Ignore Everybody and 20 Other Keys to Business and Social Media Success
Key No 1. Ignore Everybody.
We care WAY TOO MUCH what other people think.
We are conditioned to care about what other people think. After all, we are social animals and our very survival depends on other people liking us.
Or if you are an online animal, our survival depends on people “linking” (to) us :-p
In The New Secrets of CEO’s (Amazon Affiliate Link) Richard Branson states the following.
I totally ignored the established business theories and strategies and struck out determined to do things differently”.
When it comes to Business, Social Media, or life in general, it seams that not only is everyone full of shit but few are equipped to offer up any useful advice anyways.
A model (toy) airplane is a scaled down version of the real thing. Not only in size but also in complexity.
It’s easy to make a toy airplane while knowing how the real thing works. But try making a full size, working Boeing 747 using a toy airplane as your reference.
Making a Boeing 747 using a toy airplane as your reference might prove to be a challenge.
Don’t you think?
- Would you like to know how great companies are structured? Read Good to Great. (Amazon Affiliate Link)
- Would you like to know how to succeed in Social Media? Read Darren Rowse, Chris Brogan, Brian Clark…Dino Dogan?
- Would you like to know how to get “more” out of your life? Read Anthony Robbins (Amazon Affiliate Link) and various fitness and life gurus, and so on…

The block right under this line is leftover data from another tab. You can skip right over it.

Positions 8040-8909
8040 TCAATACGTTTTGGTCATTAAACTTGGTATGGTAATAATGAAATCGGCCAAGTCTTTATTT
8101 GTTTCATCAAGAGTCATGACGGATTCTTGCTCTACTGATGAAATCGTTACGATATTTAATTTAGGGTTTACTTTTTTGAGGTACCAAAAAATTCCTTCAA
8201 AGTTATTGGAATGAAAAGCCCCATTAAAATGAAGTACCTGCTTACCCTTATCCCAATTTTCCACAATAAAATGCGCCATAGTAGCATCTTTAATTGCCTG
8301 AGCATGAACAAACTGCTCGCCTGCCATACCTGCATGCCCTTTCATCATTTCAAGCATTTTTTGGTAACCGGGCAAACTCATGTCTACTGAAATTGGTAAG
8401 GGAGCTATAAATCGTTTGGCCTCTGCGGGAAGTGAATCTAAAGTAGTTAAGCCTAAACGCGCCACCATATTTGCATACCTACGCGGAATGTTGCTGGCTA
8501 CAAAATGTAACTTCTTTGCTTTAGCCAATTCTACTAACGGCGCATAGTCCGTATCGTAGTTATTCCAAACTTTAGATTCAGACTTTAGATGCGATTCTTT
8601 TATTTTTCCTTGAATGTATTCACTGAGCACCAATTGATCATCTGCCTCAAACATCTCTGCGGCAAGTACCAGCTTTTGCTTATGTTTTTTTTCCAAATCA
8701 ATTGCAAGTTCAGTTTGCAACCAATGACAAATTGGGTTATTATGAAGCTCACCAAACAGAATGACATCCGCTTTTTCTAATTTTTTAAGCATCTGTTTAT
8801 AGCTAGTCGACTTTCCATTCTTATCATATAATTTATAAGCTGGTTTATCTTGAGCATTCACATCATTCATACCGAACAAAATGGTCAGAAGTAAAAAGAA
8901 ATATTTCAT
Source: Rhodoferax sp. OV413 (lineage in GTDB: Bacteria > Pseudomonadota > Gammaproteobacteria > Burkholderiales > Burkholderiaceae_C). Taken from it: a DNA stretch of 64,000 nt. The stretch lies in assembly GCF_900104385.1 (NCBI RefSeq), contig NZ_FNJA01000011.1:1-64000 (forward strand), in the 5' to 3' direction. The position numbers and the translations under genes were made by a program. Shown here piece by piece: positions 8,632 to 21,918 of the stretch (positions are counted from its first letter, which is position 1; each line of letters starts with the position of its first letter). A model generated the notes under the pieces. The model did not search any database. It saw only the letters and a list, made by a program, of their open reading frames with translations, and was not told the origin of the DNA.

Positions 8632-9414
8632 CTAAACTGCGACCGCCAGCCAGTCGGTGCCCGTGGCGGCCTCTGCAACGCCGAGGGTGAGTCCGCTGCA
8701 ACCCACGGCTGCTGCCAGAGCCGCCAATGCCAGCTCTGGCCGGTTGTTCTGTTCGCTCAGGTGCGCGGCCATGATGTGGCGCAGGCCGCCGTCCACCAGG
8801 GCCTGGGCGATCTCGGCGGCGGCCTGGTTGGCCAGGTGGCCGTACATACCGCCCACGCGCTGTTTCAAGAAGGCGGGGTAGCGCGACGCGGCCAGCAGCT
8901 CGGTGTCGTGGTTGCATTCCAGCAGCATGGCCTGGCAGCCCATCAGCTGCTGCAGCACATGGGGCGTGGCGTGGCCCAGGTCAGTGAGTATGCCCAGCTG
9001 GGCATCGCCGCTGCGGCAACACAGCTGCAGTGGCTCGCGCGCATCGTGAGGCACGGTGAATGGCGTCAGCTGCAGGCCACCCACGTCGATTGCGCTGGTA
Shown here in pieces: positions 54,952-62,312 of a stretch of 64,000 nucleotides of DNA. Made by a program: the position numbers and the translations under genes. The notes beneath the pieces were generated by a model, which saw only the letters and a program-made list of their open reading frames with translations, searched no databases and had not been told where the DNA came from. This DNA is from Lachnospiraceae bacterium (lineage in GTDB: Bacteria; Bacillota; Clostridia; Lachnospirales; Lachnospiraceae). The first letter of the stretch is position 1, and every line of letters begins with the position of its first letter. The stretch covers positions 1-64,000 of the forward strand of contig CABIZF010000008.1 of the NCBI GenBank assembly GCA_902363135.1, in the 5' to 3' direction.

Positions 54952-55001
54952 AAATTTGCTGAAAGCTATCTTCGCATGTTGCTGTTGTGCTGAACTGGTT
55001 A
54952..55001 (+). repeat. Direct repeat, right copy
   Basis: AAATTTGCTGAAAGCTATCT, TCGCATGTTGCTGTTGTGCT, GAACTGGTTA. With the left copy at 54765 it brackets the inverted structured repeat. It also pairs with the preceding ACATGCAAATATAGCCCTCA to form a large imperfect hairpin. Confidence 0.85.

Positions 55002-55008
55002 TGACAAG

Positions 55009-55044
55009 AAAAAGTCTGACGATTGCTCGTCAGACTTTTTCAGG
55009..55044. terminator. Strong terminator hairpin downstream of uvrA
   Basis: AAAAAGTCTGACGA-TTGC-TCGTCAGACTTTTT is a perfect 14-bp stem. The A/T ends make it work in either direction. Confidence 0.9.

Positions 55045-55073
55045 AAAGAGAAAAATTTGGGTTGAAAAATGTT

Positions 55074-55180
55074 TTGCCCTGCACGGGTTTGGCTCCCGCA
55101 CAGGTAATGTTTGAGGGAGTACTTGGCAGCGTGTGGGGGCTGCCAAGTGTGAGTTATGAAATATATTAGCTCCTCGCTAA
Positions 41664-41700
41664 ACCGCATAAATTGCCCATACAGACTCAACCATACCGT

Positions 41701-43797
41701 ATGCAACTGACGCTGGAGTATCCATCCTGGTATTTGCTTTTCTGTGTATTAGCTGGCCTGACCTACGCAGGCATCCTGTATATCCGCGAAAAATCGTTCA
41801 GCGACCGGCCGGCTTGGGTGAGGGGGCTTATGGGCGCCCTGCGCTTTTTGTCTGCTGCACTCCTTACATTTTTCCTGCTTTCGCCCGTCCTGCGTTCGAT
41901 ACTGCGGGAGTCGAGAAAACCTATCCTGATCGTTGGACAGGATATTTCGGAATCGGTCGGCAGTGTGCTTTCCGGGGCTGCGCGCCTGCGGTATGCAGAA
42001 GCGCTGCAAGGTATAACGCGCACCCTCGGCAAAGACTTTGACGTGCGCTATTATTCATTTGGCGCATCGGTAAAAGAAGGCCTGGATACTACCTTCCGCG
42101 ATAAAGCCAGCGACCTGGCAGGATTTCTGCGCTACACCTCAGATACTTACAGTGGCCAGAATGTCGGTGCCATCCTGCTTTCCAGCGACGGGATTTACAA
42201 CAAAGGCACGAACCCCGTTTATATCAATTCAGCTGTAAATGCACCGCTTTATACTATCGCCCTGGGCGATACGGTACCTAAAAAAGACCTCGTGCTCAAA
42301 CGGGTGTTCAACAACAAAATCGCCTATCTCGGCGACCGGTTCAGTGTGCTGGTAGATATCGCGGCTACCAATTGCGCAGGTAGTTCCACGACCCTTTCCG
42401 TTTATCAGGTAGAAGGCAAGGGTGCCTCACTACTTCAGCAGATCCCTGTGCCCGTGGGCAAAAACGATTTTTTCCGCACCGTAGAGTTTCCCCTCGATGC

But Understand This.
The only thing any of them are able to give you is a toy airplane. Go ahead a build your own 747 using the toy airplane as your model. Good luck.
When “gurus” are peddling their wares its not surprising they often call them “models”.
Besides. What got them there wont keep them there and it cant get YOU there either.
But wait! There’s more.
What you have in mind should be fresh, new and original. In which case no one is able to give you any advice.
Because originality and good advice don’t exactly exist in the same universe.
“Oh, that’s ok. My friends and coworkers are able to give me great advice. I’ll ask them.” I bet you’re saying to yourself.
Your friends are the last folks you should ask for advice.
You and your friends have a dynamic that depends on everyone maintaining their role within the social group. If you flip the script, where does that leave them?
I had a friend; lets call him John because that’s his name.
We were best of buddies when I was making 30K a year.
Great guy. He would often pick up the check and buy a beer. But when I started making lot more money than he, the power-shift occurred.
I was no longer the loser friend who couldn’t afford lunch; and where does that leave him?
If I’m not the loser friend than who is?
I’m NOT for a second suggesting that the amount of money a person makes is a measure of his loserdom; what I’m suggesting is that THAT is EXACTLY how some people think.
So what’s the big idea YOU have?
Maybe I can offer some advice :-p